Aid in cracking cold cases

  • Tue Jan 12th, 2010 10:53pm
  • News

By Diana Hefley Herald Writer

Snohomish County Sheriff’s Office cold-case detectives are getting more help from the Stillaguamish Tribe in their hunt for killers and missing persons.

The tribe is providing a second grant to the sheriff’s office to buy more decks of cold-case playing cards. The sheriff’s office was the first in the state to create playing cards to solicit tips for unsolved homicides and missing persons cases.

The Stillaguamish Tribe provided the sheriff’s office a $7,250 grant to purchase the first decks and the second grant will buy an additional 5,500 decks.

The cards are handed out in prisons and jails for inmates to use during their time in lock up. Detectives are hoping that any inmate with information about the unsolved cases will step forward. An inmate might have heard a jailhouse confession from a cellmate or heard rumors about a crime that detectives can investigate.

A $1,000 reward is offered for tips that help detectives make an arrest in the investigations.

“We’ll be able to expand to more jails and more prisons,” cold-case detective Jim Scharf said. Detectives in Florida began handing out cold-case playing cards a few years ago. They’ve made a handful of arrests from tips that came from inmates.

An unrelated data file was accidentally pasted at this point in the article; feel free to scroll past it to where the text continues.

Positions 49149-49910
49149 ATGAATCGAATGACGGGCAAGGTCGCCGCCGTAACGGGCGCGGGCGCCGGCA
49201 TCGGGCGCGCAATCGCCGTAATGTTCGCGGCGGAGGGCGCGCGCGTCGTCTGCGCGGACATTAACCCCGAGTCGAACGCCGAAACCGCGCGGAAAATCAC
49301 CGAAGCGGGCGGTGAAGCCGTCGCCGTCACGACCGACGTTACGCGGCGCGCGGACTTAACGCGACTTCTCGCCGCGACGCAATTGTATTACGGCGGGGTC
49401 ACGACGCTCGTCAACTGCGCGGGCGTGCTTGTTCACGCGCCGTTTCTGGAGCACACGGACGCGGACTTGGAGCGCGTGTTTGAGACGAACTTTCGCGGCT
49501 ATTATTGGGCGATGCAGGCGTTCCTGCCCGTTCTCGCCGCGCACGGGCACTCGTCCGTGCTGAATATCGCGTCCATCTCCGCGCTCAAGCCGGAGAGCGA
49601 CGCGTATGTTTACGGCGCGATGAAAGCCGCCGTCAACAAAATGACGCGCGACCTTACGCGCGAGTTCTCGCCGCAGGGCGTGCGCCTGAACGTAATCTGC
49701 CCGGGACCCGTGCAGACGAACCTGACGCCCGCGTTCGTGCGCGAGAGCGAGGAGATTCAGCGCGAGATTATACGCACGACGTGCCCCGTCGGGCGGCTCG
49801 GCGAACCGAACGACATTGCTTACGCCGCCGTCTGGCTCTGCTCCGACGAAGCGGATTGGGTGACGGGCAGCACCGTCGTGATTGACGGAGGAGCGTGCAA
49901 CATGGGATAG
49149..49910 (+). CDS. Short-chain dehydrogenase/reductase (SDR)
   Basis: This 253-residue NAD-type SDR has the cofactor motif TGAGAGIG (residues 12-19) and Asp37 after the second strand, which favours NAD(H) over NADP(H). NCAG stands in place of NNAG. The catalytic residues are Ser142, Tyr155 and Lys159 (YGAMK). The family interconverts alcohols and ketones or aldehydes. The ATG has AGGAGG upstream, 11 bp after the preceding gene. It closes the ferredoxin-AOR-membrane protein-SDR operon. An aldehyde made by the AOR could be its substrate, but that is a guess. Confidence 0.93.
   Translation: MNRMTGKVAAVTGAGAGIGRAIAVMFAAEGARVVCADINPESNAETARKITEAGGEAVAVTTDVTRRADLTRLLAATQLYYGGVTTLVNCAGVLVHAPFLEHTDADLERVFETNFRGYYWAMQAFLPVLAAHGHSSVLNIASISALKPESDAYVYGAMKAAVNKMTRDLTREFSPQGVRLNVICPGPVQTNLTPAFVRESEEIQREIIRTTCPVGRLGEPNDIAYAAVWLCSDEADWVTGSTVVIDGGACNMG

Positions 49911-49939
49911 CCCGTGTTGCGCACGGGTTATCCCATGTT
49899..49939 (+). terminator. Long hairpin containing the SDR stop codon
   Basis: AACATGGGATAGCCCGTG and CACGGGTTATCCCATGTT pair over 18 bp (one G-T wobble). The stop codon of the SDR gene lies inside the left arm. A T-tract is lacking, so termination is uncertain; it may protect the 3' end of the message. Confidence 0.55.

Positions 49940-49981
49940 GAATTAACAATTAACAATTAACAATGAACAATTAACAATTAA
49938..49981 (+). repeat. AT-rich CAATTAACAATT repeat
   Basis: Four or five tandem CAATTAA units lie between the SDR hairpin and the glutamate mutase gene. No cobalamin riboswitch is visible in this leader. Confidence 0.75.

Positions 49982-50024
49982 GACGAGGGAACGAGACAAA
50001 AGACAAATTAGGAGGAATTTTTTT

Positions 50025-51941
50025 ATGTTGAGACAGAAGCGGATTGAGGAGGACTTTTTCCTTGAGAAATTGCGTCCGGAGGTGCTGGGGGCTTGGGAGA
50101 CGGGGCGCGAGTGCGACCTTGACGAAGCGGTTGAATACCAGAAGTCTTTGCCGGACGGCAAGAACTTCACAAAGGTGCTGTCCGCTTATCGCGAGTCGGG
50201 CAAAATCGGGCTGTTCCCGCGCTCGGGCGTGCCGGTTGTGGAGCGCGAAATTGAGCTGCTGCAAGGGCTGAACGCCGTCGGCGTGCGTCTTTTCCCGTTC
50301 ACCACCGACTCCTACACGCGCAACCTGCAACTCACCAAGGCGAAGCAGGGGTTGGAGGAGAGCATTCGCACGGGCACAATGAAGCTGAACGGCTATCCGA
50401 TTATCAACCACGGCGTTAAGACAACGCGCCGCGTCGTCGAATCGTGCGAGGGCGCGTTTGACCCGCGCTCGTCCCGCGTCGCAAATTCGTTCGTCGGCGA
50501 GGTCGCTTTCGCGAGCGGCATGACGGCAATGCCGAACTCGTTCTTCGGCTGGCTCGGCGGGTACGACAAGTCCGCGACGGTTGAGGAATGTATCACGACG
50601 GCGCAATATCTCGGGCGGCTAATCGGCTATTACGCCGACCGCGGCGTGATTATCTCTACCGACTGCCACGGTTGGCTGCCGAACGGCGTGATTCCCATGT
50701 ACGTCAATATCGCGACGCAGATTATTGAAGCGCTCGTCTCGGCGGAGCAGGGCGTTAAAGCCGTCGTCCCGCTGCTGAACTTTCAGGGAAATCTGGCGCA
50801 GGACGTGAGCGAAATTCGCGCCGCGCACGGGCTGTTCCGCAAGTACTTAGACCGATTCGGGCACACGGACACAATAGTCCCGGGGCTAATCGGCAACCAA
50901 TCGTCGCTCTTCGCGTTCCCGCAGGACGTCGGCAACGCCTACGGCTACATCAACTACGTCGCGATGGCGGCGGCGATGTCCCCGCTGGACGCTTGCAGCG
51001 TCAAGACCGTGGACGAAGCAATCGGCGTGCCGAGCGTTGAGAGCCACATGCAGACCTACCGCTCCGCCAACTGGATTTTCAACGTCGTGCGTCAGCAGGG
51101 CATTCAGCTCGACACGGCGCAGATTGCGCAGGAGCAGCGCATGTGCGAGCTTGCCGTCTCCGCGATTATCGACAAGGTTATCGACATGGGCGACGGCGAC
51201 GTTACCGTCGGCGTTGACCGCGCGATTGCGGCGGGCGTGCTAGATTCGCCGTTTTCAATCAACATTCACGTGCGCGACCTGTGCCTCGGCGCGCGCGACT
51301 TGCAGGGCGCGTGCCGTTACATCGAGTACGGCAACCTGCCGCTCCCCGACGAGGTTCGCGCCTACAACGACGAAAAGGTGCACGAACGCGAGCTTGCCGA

The Snohomish County cards feature cases that date back to the 1970s.

The Herald profiled the 52 unsolved cases and the victims every week for year beginning in May 2008. The cards are featured on Heraldnet.com.

King County sheriff’s detectives also recently created a deck of playing cards.

Diana Hefley: 425-339-3463; hefley@heraldnet.com.

Can you help?

Police are asking anyone with information about unsolved homicides and missing-persons cases to call Crime Stoppers of Puget Sound at 800-222-TIPS (8477). Up to $1,000 is offered for tips that lead to an arrest and conviction. Tips also can be called into the Snohomish County Sheriff’s Office tip line at 425-388-3845.

Callers can remain anonymous, although tips have been shown to be more successful when callers leave their phone numbers and are willing to speak with detectives, police said.